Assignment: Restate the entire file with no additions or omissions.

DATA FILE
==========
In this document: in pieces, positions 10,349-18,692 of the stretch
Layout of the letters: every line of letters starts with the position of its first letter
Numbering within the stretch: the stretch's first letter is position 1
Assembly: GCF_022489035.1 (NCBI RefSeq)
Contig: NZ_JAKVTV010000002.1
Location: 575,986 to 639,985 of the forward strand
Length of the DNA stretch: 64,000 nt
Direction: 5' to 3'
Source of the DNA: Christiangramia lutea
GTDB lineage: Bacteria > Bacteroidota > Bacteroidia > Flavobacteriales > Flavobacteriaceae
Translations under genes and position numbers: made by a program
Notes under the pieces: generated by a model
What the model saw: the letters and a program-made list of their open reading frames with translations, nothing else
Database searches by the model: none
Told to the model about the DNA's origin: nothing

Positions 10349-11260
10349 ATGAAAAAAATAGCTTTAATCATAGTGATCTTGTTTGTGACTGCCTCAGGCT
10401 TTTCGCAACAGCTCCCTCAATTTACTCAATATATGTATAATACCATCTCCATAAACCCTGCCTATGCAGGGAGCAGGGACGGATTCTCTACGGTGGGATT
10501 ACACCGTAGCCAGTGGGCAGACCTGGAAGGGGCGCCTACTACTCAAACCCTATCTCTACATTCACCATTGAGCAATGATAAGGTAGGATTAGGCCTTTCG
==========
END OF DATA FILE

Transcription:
In this document: in pieces, positions 10,349-18,692 of the stretch
Layout of the letters: every line of letters starts with the position of its first letter
Numbering within the stretch: the stretch's first letter is position 1
Assembly: GCF_022489035.1 (NCBI RefSeq)
Contig: NZ_JAKVTV010000002.1
Location: 575,986 to 639,985 of the forward strand
Length of the DNA stretch: 64,000 nt
Direction: 5' to 3'
Source of the DNA: Christiangramia lutea
GTDB lineage: Bacteria > Bacteroidota > Bacteroidia > Flavobacteriales > Flavobacteriaceae
Translations under genes and position numbers: made by a program
Notes under the pieces: generated by a model
What the model saw: the letters and a program-made list of their open reading frames with translations, nothing else
Database searches by the model: none
Told to the model about the DNA's origin: nothing

Positions 10349-11260
10349 ATGAAAAAAATAGCTTTAATCATAGTGATCTTGTTTGTGACTGCCTCAGGCT
10401 TTTCGCAACAGCTCCCTCAATTTACTCAATATATGTATAATACCATCTCCATAAACCCTGCCTATGCAGGGAGCAGGGACGGATTCTCTACGGTGGGATT
10501 ACACCGTAGCCAGTGGGCAGACCTGGAAGGGGCGCCTACTACTCAAACCCTATCTCTACATTCACCATTGAGCAATGATAAGGTAGGATTAGGCCTTTCG